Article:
Help with Algorthim Selection

macctenmaccten Member Posts: 28 Contributor II

This is more of a theoretical question more than anything else but I was wondering if I could get any ideas from you guys in relation to a dataset I was thinking of data mining

Consider a dataset which contains IDs. These IDs identify a person. Over the course of X amount of days (Timestamp), these attributes that change so for example if this was a patient in a hospital.
They saw a 3 different doctors 20 times over a period of say 60 days where symptoms were recorded. Other information such as weight height, diet, exercise regime are also recorded

Sometimes these symptoms persisted so for example, the patient complained about a headache on visit 2 and 3 with Doctor A but the headache had disappeared on visit 4 with Doctor B.
The visits can be extrapolated from the timestamp by rolling it up to day. Equally diet or exercise levels could change due to fatigue or loss of appetite

The label or target being predicted would be if a patient - based on these changing symptoms - will get a certain disease for example heart disease.
The key factor I want to include here is that the symptoms occur over time and are subject to change

Could someone recommend a data mining method to predict basically a 1 or 0 label factoring in the time element as well as the other variables for the patient.

I should probably mention, I don’t actually have this data set but the theory behind it could be applied to numerous other problems that have an object, that has attributes that change state over time.
It looks like it might be a good fit for a Hidden Markov Model but it never hurts to get other ideas on how you would approach the problem for the education alone.
Also if anyone has seen a good implementation of something similar using rapid miner or even R within Rapidminer, that would be great

Thanks for your time


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    AsokaAsoka Member Posts: 14 Contributor II
    My first thought is Logistic Regression as it is designed to work with a dependent variable / label that is binary in nature.

    The challenge I see is that you're really looking for a series of categorical answers (many possible label values can result, one for each possible disease, plus at least one more for "no disease expected").  It might also be that a Logistic model that is focused on a single disease with an answer of 1 or 0 is the way to approach this, with the realization that you'll end up with at least 1 model for every disease you want to check for.

    To build this model, using your example of heart disease, you will need a training data set that contains examples or observations of patients with the various attributes you have available and that might be interesting for the analysis.  That training data set will need to include examples of people that don't get heart disease, as well as people that do get heart disease, so that the modeling approach you use has a chance of finding the pattern that it can use to discriminate between the two outcomes.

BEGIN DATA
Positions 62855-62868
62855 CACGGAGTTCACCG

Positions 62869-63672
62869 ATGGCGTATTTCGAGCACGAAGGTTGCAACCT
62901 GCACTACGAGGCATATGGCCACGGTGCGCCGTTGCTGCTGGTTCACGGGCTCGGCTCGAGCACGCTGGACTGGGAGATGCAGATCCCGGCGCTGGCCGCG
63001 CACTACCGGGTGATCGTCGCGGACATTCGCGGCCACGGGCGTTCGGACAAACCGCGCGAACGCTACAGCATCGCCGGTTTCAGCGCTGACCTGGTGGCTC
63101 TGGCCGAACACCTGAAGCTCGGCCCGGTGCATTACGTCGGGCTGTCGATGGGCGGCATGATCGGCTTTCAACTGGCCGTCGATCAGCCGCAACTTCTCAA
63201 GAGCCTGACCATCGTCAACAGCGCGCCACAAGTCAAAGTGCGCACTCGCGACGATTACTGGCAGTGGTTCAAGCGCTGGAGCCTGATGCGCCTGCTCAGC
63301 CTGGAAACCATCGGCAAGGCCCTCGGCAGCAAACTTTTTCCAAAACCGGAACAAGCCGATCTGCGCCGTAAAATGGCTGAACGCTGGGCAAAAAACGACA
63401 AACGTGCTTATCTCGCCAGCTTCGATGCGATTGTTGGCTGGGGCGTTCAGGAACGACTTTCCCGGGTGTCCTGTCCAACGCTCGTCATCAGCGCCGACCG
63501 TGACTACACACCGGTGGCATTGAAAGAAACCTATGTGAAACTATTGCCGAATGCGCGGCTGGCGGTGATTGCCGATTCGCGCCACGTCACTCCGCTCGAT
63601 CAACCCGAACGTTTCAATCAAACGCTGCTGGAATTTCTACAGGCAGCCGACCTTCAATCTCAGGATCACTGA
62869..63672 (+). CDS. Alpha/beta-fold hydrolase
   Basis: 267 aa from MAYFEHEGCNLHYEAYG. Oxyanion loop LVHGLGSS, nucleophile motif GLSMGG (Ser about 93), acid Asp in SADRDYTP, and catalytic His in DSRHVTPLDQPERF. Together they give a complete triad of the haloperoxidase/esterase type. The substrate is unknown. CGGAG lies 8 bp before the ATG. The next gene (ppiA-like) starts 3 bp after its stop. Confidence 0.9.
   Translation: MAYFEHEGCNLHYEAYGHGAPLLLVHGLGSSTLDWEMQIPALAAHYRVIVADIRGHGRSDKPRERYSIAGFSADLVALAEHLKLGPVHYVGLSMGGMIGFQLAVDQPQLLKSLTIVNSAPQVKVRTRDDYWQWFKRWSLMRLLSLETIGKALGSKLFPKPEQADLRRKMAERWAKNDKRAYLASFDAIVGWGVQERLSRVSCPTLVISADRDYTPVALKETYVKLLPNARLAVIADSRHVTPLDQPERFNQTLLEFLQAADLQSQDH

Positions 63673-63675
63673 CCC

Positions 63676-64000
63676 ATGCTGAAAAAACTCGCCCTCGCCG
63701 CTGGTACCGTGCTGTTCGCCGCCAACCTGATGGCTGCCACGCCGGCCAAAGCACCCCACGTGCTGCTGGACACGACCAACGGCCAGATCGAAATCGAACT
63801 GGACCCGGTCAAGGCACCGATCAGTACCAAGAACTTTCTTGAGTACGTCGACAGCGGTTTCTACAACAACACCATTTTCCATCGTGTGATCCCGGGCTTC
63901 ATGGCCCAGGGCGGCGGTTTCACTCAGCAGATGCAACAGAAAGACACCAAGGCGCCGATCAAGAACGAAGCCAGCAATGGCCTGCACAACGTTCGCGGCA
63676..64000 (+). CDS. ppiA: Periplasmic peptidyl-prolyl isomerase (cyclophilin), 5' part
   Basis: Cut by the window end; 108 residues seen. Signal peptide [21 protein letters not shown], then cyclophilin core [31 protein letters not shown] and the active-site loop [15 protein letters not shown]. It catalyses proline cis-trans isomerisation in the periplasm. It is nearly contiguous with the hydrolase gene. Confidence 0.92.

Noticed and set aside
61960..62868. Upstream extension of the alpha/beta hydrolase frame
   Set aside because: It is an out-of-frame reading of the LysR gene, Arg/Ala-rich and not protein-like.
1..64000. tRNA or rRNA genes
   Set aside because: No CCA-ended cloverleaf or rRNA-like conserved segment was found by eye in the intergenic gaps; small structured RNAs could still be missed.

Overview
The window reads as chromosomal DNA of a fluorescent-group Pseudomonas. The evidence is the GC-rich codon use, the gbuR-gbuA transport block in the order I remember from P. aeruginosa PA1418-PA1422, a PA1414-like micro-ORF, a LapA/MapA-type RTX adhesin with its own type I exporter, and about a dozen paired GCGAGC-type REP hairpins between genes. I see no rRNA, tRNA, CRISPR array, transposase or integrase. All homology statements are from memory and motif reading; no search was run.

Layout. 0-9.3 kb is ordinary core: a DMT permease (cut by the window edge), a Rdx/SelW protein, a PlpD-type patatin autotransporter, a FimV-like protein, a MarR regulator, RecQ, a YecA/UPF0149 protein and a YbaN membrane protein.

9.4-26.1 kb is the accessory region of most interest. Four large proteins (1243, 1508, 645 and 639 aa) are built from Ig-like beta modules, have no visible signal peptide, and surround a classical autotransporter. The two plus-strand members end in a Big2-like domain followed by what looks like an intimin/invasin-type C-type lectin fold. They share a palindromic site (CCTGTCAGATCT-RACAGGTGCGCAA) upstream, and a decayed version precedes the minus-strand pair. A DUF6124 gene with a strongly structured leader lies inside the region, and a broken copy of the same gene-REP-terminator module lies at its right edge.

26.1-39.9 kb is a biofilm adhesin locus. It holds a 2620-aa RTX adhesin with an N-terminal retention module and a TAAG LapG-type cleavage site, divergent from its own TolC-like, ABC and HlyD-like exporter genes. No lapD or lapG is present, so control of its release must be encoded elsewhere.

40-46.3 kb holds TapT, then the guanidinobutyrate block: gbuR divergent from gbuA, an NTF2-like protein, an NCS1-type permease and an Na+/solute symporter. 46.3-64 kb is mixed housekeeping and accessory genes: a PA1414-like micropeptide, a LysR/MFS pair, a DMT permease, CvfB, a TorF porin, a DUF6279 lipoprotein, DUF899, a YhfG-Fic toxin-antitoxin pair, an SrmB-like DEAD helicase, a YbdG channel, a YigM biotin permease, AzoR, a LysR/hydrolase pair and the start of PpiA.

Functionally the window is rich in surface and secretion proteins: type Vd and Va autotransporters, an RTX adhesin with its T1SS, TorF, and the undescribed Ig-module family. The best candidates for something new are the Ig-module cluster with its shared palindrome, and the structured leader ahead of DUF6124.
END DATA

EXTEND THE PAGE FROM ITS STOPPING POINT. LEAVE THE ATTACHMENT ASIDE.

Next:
Time is going to be interesting, as it most always is.  "Get heart disease" is probably too broad of a value / field definition to model, as many people will develop heart disease over a 50 year period, though whether you know enough 50 years before to predict it is questionable (and more importantly, whether you can take meaningful action on that information).  One formulation of a problem along these lines that I have seen (it was a class problem rather than a real business problem), was a problem where a health insurance company wanted to predict who would be likely to experience an unplanned emergency room visit in the coming year.

    One approach might be to take what you know in the aggregate (one row, one patient, lots of attributes) for each patient as of 3 years ago, and then use what actually happened to those patients 2 years ago as the label.  Then further add to the training data with what you know about the individual as of 2 years ago, with a dependent variable of what happened to them 1 year ago.  With that as training data to train and validate the model, you could then apply that model to what you know about people from the previous year, and use the model to predict what will happen to those people in the coming year.  The implication is that with the information in hand, you can then identify specific risk factors and intervene.

    So that's one kind of an approach to work time into the model, but without going into time series analysis.

    I haven't studied, and don't have any ideas, for how to predict a categorical label, from a time series of data.  At least one problem you will need to deal with at this grain (level of detail of the data), is that the label is going to change over time.
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